2. hah..hah..hah…my question answered! 😀 My first introduction to egg drop soup was my mum’s. I think she cooked the sayur manis soup and added beaten eggs towards the end. But in restaurants…hmmm…can’t remember having that ever. Anyway, your Egg Drop Soup is pretty simple but good – your have your carbs, protein and vege 🙂

    • I wasn’t thinking about nutrition actually. I was just thinking about cooking all the things that I have 😀

  3. I’ve got those ribbon pasta – leftovers from my girl’s stock of cook-ables in her school in the jungle. Still thinking of how I would like to cook that!

    • If you ask me to think straight, I think they are good to be eaten as bolognaise or carbonara. Bits of the sauce will latch onto the tiny bowls of the ribbon, making each pieces more saucy and delicious 😀

  4. Oh, you can find egg drop soup in Malaysia. You can usually order them at tai chow places. One of the good ones is the one done with the same vege (don’t know what you call it) you get with your pan mee (not Chinese spinach). One version is done with dried seaweed….chee choy tong! The one done with thinly sliced bittergourd is also quite nice.

    • And all those are called egg drop soup? Then I guess I am really jakun. In the US, the only egg drop soup is really egg drop soup. Egg drops with salt and pepper and nothing else. No vege, no tomatoes like mine, no nothing.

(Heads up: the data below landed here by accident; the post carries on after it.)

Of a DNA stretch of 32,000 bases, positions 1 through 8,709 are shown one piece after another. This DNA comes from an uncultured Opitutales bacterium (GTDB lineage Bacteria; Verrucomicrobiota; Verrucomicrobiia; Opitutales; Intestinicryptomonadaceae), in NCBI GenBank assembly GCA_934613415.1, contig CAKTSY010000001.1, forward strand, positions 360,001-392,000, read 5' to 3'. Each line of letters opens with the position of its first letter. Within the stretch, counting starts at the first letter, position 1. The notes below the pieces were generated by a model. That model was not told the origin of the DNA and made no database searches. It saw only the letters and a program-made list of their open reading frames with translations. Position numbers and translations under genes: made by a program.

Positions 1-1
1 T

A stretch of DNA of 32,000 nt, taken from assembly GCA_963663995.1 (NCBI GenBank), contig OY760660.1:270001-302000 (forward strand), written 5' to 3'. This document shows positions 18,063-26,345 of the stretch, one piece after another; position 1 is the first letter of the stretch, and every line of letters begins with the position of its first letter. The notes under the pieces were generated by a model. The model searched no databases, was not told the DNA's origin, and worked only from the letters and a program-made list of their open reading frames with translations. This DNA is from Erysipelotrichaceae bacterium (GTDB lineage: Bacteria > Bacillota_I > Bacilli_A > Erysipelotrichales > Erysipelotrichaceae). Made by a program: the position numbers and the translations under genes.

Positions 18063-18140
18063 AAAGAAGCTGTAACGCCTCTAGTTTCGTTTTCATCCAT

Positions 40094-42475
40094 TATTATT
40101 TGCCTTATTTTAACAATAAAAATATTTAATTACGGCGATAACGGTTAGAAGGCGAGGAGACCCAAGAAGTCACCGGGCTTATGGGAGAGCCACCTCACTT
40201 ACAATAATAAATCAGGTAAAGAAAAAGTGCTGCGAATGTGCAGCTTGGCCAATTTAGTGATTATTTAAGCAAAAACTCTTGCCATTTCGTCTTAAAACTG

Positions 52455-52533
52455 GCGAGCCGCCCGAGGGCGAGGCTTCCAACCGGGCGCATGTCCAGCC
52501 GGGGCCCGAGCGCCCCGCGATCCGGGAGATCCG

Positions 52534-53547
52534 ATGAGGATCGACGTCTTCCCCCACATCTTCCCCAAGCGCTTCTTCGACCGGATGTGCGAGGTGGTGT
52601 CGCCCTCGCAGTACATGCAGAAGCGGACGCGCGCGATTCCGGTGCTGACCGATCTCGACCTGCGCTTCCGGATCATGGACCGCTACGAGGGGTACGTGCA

5. I always cook this kinda soup for the boys during weekends..Like you said same ingredients but sounds more high class and different level of cooking kua.. I use ABC soup or old cucumber soup, then add in yee mein or bihun, depending whatever Kz wants, crack an egg, it looks like this.. No tomatoes though coz Kz dislikes anything red or green..

    • ABC soup and lou wong gua soup, totally different thing leh, the only thing same is the word soup 😀 . Cham lah, Kz starts to take on mommy’s non-preference on greens already 😐

      • Aiya, anything soup, crack an egg, add tomatoes, stir stir stir, looks like this kua.. But you more high class, use miso paste.. Nobody likes miso in our house except hubby, so no buy miso paste lor.. Use leftover soup (stored in jars) only..

  6. My mother always cook this egg drop soup for us when we were young.

    You had me fooled. I really thought you ran into the kitchen to cook this soup after reading Phong Hong’s comment. LOL!

  7. the packaging stated “best before” I supposed?? so it will still be “better” a few days later, and “good” the next week.. so no worries at all, furthermore the dates always given enough buffer :p

  8. well that is not lazy at all as I would always comment, indeed simple and convenient that is, and looks yummy too!! I thought I have eaten something like this before in a “cha chan teng”..

  9. Looks good, RG! Coincidentally I also took tomato with eggs for dinner this evening… but in a different style.. I put a tomato into the rice cooker and when the rice is cooked, I fried it with eggs.. so it is like tomato fried rice with eggs.. not only that, I put in fried salmon and one salted egg. 🙂